Remaining occupation of private land holdings in the north and the east should end, and as soon as possible. Such an occupation will breed anger and hatred against the central government which many Tamils see as Sinhala/Buddhist governments and the hatred is directed towards Sinhala/Buddhist community. 

Holding political prisoners is an anathema in a good democracy. The war ended nearly 10 years ago, and the central government has had enough time to gather any evidence against those who are yet to face trial. They need to be released or charged in a court of law for whatever crimes they may have committed. This needs to happen within an agreed timeframe.

Until the TNA demands that reportedly have been put forward to the UNF, and which have been agreed to by the UNF, become public knowledge, there will be intense and even inaccurate speculation. This itself will not be in the national interest as it would create further chasms between the Sinhala and Tamil communities.  

As mentioned earlier, support for the TNA is not what it was in 2015. Strengthening a weaker TNA may even strengthen other fringe Tamil political parties if they view the TNA demands themselves as weak and inadequate to address their grievances. In this context, one is entitled to wonder whether TNA support for the UNF should have been on a matter of principle pertaining to democracy, parliamentary traditions and in the context of constitutional provisions, rather than on any demands and a quid pro quo horse trading exercise.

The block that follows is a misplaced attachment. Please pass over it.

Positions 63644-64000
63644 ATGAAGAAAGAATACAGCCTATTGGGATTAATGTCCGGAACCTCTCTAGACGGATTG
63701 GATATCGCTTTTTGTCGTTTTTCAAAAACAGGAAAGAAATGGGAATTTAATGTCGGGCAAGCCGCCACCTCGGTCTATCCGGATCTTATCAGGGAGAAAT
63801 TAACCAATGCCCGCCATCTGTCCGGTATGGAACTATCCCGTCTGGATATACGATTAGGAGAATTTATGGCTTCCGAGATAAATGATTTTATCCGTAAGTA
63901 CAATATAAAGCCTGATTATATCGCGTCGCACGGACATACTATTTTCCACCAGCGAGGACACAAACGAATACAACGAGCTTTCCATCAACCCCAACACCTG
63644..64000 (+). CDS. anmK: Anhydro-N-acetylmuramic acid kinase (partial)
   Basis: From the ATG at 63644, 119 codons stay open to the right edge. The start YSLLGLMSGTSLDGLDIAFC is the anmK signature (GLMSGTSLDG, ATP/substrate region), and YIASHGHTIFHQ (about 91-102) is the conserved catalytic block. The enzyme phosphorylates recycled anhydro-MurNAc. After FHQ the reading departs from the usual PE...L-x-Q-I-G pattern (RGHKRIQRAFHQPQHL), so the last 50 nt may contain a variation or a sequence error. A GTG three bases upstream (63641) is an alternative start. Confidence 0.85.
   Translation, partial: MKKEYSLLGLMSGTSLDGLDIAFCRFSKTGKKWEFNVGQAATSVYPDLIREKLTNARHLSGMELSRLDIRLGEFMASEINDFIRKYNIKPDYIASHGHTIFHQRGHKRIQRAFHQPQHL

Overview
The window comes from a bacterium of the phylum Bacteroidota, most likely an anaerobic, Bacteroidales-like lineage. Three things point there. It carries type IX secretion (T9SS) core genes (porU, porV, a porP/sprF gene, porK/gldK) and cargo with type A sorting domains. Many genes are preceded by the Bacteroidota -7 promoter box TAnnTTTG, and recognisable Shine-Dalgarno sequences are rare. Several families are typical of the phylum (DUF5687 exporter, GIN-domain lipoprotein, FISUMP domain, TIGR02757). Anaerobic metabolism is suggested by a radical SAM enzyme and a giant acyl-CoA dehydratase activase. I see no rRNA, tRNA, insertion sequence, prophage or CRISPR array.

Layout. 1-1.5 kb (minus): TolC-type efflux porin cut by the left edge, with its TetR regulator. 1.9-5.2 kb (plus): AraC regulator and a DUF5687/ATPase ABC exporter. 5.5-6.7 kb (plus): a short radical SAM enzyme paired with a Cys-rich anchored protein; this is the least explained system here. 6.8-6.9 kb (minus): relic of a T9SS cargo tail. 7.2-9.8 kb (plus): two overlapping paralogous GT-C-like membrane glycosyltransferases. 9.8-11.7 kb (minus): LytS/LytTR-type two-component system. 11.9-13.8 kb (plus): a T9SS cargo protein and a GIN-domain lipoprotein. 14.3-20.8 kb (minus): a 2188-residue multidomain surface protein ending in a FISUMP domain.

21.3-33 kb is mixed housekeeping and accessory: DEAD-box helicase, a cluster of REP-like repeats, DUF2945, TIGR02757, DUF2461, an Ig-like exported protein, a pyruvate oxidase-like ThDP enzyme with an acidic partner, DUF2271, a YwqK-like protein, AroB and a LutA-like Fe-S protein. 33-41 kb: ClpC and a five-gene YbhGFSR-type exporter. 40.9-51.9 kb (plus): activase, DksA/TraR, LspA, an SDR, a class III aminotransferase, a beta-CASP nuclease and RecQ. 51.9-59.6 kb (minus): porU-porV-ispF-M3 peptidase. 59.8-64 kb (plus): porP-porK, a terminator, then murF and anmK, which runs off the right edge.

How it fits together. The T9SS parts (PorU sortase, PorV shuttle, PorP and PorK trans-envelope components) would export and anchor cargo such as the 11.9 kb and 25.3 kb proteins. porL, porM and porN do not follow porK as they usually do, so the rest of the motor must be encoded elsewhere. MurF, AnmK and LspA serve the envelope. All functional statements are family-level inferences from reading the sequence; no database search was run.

No doubt, it is political opportunism to grab such offers when a political combine is fighting to regain power they feel they lost by stealth rather than by democratic means. However, if by “democratic means”, it means adherence to a set of principles, then linking TNA demands for support in the Parliament is not on a matter of democratic principles, but simply, political opportunism.

Of course in an environment where principles and votes are for sale to the highest bidder, resorting to political opportunism to address Tamil grievances cannot be classed in the same category as the vote buying Dutch auctions. After all the TNA demands are about grievances of Tamil people in the north and the east whereas the Dutch auctions are about individual financial largesse driven by greed.   

Having said all this, whatever is meant by the “national interest” cannot and should not be confused with the interests of the Sinhala people and more specifically, Sinhala Buddhist people. The interest of all communities is what the national interest should be. In this context, no community should project their interest above that of other communities and this must be equally applicable to the Sinhala and Tamil communities, and all other communities in the country. 

The security of all communities must be assured and there must be recognition that the Tamil community, more than others, have not had this assurance having been subject to repeated attacks, murder, pillage destruction of property and at times, like in 1983, at the instigation of sections of the then government. The State failed to protect some of their citizens.

Issues facing the Tamil community cannot be and should not be addressed in a partisan manner. In this context, if the TNA has put forward some demands to the UNF and they have agreed to them for the sake of their vote in support of the UNF, such a deal could come to haunt them and the Tamil community. The TNA could offer their support on a matter of principle if they feel the actions of the President in dismissing the UNF Government was against democratic principles.